In Bureaucracy, History, Politics, Social commentary on July 7, 2011 at 11:11 am

Steven Pressfield knows history.  He knows it well enough to have written four great historical novels about ancient Greece.

  • In Gates of Fire, he re-imagined the immortal last stand of the 300 Spartans at Thermopylae. 
  • In Tides of War, he re-fought the Greeks’ 25-year version of the Cold War between Athens and Sparta.
  • In The Virtues of War, he resurrected Alexander the Great as a luminous but murderous military genius.
  • And in The Afghan Campaign, he depicted the first great conflict between the West and Afghanistan, as Alexander sought to brutally “pacify” the country so he could press on to conquer India.

And now, with The Profession, Pressfield has abandoned history altogether for the future.  Or perhaps it’s more accurate to call it a warning about the history that Americans may well face in the near-future.

Pressfield creates his futuristic world out of events now shaping our lives.  In doing so, he reveals more truths about our military and civilian bureaucracies than many Americans might want to learn.

American military and Intelligence agencies are increasingly relying on private–and highly-paid–contractors to meet their needs. The 2003 invasion of Iraq saw more private “soldiers-for-hire” operating there than soldiers from the regular American military.

It was in Iraq that Blackwater became a household word–as much for its wholesale brutality as its effectiveness.

Pressfield slams us forwad into the ultra-violent world of 2032, where   apocalypse hovers around every corner.  The third Iraq-Iran war is over, and Americans are still reeling from the November, 2011 “dirty bomb” attack on Long Beach, California.

America has attained the power of an empire–but has lost the will to put its own sons at risk to defend it.

Instead, it turns to the privately-funded armies of such multi-national corporations as BP and ExxonMobil. And the largest of these mercenary armies is Force Insertion–whose leader is a cashiered United States Marine general named James Salter.

Salter is a combination of two great Pressfield characters. He has the far-seeing strategic genius of the Athenian general, Alcibiades (Tides of War). And he has the charismatic authority of Alexander the Great, who’s worshipped by the soldiers he commands (The Virtues of War, The Afghan Campaign).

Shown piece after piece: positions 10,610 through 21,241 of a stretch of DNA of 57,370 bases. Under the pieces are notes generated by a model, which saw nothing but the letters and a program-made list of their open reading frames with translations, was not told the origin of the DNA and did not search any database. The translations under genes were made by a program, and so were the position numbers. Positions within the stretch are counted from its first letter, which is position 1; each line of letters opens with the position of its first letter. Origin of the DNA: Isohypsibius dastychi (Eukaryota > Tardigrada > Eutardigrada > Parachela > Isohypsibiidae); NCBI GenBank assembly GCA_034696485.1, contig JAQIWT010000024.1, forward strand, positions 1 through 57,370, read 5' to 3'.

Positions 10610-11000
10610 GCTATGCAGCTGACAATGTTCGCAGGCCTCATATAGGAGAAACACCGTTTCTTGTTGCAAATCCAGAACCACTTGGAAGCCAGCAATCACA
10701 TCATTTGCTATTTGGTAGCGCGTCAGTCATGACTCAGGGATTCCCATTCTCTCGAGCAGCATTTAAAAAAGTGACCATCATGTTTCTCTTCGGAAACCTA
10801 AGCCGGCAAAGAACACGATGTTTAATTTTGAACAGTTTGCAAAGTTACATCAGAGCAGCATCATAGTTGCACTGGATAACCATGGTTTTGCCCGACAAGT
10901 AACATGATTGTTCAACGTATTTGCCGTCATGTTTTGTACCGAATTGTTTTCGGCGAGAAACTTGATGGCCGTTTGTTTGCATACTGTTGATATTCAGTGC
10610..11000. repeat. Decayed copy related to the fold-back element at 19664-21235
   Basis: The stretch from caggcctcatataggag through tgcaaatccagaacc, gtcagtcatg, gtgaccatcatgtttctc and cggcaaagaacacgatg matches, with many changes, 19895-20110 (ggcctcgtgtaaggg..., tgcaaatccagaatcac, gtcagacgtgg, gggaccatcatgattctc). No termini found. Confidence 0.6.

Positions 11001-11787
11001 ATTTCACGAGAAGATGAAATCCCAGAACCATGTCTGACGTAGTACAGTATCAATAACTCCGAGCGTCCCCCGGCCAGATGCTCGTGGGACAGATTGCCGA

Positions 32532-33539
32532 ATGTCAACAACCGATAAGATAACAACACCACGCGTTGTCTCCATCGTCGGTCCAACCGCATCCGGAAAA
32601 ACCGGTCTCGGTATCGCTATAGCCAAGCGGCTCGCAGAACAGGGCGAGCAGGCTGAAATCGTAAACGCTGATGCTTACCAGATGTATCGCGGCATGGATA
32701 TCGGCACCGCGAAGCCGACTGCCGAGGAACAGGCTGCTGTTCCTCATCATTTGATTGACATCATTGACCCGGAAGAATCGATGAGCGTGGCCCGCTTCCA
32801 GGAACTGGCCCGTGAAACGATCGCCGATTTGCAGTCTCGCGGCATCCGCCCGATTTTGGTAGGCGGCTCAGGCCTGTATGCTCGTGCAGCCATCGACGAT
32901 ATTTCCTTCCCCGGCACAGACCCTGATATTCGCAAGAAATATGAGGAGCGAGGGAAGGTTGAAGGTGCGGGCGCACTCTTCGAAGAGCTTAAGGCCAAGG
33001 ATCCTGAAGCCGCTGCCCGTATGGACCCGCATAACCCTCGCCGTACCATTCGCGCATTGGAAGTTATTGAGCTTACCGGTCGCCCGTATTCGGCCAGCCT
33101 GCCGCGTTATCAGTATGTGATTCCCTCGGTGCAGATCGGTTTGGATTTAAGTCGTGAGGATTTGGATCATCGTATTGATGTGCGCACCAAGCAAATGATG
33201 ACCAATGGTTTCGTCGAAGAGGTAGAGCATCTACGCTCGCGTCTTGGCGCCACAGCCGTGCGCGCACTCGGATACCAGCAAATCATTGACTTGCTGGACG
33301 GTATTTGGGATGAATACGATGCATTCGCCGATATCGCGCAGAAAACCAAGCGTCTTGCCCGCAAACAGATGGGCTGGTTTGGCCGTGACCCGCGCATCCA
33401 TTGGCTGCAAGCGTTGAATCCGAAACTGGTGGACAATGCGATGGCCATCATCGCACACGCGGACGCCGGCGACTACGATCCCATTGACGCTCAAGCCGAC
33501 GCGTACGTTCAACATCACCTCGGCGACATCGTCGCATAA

He is thus a highly attractive character.  It’s easy to see why so many people–soldiers and civilians–want to see him victorious.

But there is a dark purpose behind his every maneuver. Again like Alcibiades, who deserted Athens for Sparta, he’s driven by rage and pride to avenge himself on those he blames for his disgrace and exile.

And he has an audacious plan to make this a reality:  Seize the oilfields of Saudi Arabia–fifty years’ worth of crude–and offer these as a gift to his fellow Americans.  In exchange, he will return home—as an American Caesar/President.

Standing firmly behind him for most of the novel is its narrator, Gilbert “Gent” Gentilhomme. A former Marine-turned-mercenary himself, Gentilhomme seeks a place of honor and purpose in a world he sees as generally lacking both. He sees Salter as a second father and warrior ideal–a courageous, brilliant, true patriot wronged by those in power who despise such qualities.

It is only when Gent comes to realize the terrible danger Salter poses to the Republic that he moves from devoted follower to would-be assassin. At the climax of the novel, he faces off with his longtime hero, in an exchange containing more blunt truths about America today than many readers may want to accept.

“The United States is an empire,” says Salter. “But the American people lack the imperial temperament. We’re not legionnaires, we’re mechanics. In the end the American Dream boils down to what? `I’m getting mine and the hell with you.'”

Salter realizes he is ultimately fighting a losing war to preserve the country he loves.  The ambitious part of him hungers to accept the gift of absolute power his fellow Americans want to gratefully confer on him.

The reflective part of him knows he is, in effect, betraying the very Republic he longs to save–and hopes an assassin’s bullet will spare him this disgrace.

 “The very ascension of someone like me–a mercenary general plucked from the provinces–is history’s sign that the nation has lost its way and is struggling desperately, merely to hang on.”

Most reviews of The Profession have focused on its depiction of futuristic techno-war: Holographic, hand-held phones. Cloaking technology to conceal high-end weaponry from satellite eyes-in-the-sky. Tactical nuclear weapons that are commonly possessed and plausibly used.

Like a Tom Clancy novel, The Profession can be read by those who simply want an exciting page-turner. But, unlike Clancy’s thrillers, this is a book with an urgent warning for its audience: A warning that what we are today threatens to lead us to the edge of an abyss–in which there is no freedom, and from which there is no return.

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